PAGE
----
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Things Are Different

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Album Review

Keyboard wizard, arranger, and composer José Roberto Bertrami may have departed Azymuth in the 1980s, but his touch for writing and recording beautifully articulated groove-conscious funky modern Latin jazz continues in the 21st century. Things Are Different finds Bertrami in the company of the brilliant and lyrical guitarist Eddy Palermo, his son Victor on drums, percussionist Robertinho Silva, bassist Ney Conceição, flügelhornist Paulinho Trumpete, and vocalist Aleuda. The breezy feel of the set is deceptive, given the communication among the players. The interplay between Bertrami's pianism and organ work and Palermo's guitaristry is remarkable. Far from feeling like a fresh encounter, the engagement on the title track, "Sweet Papaya," and "Bluff Dancing" sounds like the pair had been collaborating for decades. In addition, the elegant acoustic guitar work of Paulinho Soledade on "Çeu e Mar" is tight and punchy, offsetting the drum loops beautifully. Gorgeously composed and seamlessly sequenced, this is a summertime smooth jazz record for the ages.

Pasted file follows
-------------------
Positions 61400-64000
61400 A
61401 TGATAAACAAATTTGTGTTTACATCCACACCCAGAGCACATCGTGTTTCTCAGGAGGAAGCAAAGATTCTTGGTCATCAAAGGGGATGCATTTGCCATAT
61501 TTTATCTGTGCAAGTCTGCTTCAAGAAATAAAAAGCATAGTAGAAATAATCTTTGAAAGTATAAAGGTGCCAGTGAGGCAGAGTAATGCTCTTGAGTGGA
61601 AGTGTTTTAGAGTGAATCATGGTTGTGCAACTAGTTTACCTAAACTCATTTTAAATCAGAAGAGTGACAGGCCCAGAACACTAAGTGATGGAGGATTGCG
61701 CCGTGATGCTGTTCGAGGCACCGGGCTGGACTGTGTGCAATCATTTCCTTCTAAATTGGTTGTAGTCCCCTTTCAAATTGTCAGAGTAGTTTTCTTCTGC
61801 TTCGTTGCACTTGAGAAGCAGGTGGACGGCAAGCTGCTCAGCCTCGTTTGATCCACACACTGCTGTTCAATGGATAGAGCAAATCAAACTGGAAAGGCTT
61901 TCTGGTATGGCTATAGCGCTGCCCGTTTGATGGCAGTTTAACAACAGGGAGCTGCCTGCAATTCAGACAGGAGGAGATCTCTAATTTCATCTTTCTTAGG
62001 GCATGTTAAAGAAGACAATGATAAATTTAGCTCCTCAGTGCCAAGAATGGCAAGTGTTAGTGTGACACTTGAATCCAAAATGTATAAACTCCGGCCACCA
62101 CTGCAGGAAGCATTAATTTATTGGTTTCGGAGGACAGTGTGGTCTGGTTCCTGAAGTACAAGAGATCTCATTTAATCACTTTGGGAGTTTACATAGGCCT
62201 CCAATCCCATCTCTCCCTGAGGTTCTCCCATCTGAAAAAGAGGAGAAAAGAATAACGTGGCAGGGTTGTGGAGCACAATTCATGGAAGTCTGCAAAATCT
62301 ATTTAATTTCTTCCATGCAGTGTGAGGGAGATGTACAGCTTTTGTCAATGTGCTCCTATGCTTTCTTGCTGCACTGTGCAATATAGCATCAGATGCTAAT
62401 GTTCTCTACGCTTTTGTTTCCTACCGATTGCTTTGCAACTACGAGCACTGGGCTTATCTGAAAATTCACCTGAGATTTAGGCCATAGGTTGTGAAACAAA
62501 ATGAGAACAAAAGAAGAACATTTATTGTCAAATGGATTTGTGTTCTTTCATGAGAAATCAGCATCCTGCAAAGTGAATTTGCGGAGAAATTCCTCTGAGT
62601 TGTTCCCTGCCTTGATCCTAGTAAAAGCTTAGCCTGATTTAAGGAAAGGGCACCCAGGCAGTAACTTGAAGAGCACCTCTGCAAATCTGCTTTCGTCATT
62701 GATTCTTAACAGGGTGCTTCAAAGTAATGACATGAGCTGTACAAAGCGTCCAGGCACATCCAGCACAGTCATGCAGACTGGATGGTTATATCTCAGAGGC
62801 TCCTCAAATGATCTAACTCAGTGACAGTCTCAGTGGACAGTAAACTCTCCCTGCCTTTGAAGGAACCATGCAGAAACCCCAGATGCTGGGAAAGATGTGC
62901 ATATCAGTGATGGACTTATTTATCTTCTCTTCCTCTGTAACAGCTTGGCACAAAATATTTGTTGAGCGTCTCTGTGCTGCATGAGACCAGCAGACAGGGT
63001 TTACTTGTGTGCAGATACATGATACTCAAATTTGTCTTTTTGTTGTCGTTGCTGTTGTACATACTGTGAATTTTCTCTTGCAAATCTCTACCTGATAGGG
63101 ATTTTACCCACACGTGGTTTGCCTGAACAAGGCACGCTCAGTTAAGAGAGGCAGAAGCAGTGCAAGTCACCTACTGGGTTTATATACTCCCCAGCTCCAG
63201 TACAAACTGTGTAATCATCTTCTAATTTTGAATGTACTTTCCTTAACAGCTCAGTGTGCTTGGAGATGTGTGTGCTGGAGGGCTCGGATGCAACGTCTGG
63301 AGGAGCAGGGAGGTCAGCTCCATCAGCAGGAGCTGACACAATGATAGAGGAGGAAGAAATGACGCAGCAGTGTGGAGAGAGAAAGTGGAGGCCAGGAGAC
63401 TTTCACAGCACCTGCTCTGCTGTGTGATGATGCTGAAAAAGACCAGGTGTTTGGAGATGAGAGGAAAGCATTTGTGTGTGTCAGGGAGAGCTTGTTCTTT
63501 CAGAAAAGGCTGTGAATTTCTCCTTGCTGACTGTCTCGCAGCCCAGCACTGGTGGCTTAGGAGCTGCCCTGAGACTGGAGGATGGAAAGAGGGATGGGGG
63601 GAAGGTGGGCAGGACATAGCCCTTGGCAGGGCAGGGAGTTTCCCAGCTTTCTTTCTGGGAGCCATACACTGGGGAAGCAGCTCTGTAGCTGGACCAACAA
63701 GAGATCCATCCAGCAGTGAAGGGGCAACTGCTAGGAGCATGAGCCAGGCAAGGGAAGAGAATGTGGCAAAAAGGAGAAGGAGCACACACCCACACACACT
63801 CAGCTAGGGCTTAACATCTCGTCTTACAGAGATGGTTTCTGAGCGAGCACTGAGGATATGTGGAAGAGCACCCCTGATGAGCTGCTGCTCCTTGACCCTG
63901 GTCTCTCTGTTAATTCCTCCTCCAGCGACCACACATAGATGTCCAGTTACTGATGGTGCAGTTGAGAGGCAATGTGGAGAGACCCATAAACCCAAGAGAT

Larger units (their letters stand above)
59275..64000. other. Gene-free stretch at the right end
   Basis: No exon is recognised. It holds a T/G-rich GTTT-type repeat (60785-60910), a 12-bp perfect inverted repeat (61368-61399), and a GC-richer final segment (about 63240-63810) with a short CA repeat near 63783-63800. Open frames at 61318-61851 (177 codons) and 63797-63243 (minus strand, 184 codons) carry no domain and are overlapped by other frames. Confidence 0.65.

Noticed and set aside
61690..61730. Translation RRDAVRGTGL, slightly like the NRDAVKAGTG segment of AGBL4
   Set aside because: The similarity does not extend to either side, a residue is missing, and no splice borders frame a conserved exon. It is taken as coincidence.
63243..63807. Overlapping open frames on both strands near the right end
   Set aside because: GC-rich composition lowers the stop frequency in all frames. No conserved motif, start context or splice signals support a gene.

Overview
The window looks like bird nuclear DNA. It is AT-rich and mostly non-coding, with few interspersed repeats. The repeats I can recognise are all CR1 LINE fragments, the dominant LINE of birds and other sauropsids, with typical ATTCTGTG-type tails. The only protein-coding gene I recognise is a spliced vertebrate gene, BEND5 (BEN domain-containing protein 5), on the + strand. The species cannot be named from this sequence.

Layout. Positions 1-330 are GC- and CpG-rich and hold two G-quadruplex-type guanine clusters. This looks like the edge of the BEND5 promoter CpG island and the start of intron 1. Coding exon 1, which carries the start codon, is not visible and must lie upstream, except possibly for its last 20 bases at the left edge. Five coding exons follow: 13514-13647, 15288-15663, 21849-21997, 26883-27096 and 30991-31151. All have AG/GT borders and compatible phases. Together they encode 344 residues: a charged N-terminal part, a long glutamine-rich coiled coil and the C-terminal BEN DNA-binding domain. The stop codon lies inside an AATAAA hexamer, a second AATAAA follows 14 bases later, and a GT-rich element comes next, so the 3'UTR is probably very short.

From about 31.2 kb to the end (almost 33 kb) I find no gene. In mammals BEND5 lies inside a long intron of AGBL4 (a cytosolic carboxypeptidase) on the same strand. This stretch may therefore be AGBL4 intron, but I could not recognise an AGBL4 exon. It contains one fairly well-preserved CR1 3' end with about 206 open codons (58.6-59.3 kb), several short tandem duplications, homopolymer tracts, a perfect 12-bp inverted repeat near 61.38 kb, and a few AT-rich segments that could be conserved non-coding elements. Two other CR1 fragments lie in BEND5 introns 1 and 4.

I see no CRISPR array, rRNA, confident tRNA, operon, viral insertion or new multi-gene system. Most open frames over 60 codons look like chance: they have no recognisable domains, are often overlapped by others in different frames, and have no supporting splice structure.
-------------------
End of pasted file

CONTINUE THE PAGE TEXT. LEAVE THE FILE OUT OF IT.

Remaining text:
Born: 21 February 1946 in Tatuí, São Paulo, Brazil

Genre: Brazilian

Years Active: '80s, '90s, '00s, '10s

José Roberto Bertrami was best known as the keyboardist with the group Azymuth, but he also carved out a substantial career as a sideman and solo artist away from the band. Born February 21, 1946, in the Tatui district of São Paulo, Brazil, he was classically trained but gravitated toward the music of jazz pianist Bill Evans. The keyboardist for the combo Tamba 4, Luíz Eça, was a mentor and influence closer to home. Initially, Bertrami worked with Flora Purim and Robertinho Silva before meeting drummer...
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Things Are Different, Jose Roberto Bertrami
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